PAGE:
Cummings Resigns.  The News & Observer reported this week that Guilford County District Court Judge Mark Cummings has resigned following a misconduct investigation by the Judicial Standards Commission.  His resignation is part of an agreement with the Commission that requires that he never run for a North Carolina judicial office again.  Several allegations were part of the investigation, including that Cummings directed a clerk to falsify a court document, changed a bond amount set by a superior court judge, and filed to run for office in a district in which he did not live.  Cummings denied all of the accusations against him.

Ghosn.  The effectiveness of money bail at assuring the appearance of defendants in criminal proceedings currently is a hot topic in North Carolina and other jurisdictions across the country.  Recently, a high-profile case of bail jumping captured headlines around the world.  As the New York Times reports, Carlos Ghosn, the former CEO of Nissan, forfeited millions of dollars of bail in Japan after dramatically fleeing the country where he faced charges of financial misconduct.  In addition to the bail forfeiture, the Times article says that Ghosn spent substantial sums of money to identify and exploit Japanese transportation security weaknesses in order to flee to Lebanon.

Bad Wig Bandit.  The Charlotte Observer reports that the FBI is asking for the public’s help in identifying a serial bank robber in the Charlotte area.  The man has held up three banks in as many weeks and has employed unusual disguises that have earned him the nickname “the Bad Wig Bandit.”  Photos and contact information for authorities can be found at the link.

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2 comments on “News Roundup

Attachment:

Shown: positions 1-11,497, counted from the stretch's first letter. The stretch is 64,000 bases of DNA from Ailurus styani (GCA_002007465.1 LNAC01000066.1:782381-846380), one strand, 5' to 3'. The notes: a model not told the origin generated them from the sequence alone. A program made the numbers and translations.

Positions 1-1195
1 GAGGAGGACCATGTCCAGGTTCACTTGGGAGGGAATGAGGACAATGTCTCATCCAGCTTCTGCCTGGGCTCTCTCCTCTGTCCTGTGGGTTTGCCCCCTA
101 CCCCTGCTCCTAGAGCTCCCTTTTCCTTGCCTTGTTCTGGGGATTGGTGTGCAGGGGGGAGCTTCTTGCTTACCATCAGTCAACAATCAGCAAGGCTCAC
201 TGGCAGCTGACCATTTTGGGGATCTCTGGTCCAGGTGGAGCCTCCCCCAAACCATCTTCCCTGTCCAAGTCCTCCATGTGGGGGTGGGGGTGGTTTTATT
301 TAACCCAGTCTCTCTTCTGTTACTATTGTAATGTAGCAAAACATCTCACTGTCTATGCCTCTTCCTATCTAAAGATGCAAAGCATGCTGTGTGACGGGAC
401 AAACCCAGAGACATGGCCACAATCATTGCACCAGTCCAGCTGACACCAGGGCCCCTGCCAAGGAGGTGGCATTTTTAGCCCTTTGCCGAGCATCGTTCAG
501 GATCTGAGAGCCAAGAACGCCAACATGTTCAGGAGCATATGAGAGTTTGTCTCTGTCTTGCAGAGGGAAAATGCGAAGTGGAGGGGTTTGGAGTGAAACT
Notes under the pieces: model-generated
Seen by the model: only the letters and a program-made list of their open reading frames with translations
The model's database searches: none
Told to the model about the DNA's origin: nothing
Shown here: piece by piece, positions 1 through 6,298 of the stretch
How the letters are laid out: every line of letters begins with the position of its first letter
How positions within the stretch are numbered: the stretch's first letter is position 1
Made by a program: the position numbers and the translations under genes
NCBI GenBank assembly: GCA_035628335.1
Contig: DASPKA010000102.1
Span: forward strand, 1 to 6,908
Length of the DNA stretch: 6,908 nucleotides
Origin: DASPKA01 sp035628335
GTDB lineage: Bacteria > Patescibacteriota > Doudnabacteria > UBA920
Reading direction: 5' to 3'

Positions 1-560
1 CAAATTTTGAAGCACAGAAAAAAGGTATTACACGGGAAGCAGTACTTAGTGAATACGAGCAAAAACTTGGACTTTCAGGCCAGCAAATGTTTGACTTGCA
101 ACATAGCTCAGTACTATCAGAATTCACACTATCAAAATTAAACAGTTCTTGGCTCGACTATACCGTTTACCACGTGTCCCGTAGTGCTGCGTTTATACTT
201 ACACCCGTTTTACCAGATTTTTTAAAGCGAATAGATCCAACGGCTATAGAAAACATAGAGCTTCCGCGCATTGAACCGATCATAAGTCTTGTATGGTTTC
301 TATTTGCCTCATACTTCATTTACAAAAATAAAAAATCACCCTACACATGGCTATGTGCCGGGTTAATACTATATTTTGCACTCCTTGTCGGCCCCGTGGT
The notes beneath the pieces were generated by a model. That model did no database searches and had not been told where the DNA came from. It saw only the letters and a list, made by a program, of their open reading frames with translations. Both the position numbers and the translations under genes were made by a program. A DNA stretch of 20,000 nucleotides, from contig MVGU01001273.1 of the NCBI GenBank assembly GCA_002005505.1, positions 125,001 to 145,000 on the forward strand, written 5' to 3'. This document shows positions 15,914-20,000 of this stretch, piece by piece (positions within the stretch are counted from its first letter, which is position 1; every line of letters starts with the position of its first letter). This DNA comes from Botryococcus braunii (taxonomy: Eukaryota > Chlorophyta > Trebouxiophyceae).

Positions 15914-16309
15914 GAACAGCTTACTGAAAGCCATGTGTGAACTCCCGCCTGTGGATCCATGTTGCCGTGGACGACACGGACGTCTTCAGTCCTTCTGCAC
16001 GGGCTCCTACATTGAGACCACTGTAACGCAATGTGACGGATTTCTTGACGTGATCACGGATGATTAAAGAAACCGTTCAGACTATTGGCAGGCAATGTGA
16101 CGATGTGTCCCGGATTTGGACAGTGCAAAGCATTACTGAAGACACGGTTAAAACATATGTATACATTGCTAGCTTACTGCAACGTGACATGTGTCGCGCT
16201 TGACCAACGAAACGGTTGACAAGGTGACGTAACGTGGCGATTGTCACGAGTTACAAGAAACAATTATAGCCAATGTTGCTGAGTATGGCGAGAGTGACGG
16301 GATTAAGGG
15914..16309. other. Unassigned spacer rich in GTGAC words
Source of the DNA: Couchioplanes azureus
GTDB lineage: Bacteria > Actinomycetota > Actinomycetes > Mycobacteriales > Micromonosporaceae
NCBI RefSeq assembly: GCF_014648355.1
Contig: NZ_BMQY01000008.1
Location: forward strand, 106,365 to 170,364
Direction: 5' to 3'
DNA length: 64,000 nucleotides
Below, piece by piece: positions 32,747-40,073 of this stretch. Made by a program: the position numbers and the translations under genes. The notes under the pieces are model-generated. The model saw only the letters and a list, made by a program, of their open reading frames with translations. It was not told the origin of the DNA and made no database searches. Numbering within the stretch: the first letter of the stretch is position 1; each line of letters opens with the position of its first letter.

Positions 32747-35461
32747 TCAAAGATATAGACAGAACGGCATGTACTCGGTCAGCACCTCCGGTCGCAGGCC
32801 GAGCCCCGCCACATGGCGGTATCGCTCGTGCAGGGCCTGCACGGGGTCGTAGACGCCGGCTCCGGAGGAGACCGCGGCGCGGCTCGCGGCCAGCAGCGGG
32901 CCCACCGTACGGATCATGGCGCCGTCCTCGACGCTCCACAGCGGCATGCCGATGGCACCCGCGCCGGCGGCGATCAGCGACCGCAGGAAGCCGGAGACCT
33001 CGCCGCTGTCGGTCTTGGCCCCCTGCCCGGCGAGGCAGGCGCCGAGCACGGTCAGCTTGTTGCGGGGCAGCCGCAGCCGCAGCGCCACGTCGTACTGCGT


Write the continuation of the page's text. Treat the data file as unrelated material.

1. The thing with the government badgering Apple to unlock phones is annoying. The Pensacola case is particularly dumb as the phones in question are older models (iPhone 5 and iPhone 7) and are nowhere near as secure as newer models. There are tools (Graykey being the most famous, Cellebrite has worked on older iphones) that can get you in.

  2. I’m very interested to see what the Citation Project results will be. After being in law enforcement for over a decade I feel pretty confident in saying that no officer really wants to go through the hassle of taking someone to jail. It’s time consuming on the front end (transport), and on the backend (additional paperwork that may be required by police department policy or state).

    Most of my arrests are non discretionary, where I generally have to arrest either due to law (domestics, DWI, or felonies), or because the offender is likely to contribute their criminal behavior (I&D, disorderly conduct type charges).

    I know some agencies have mandatory arrests policies for certain offenses, whether written or unwritten, though (a friend of mine told me his department generally arrests for shoplifting cases whereas everyone else I know tends to cite unless it’s a repeat offender).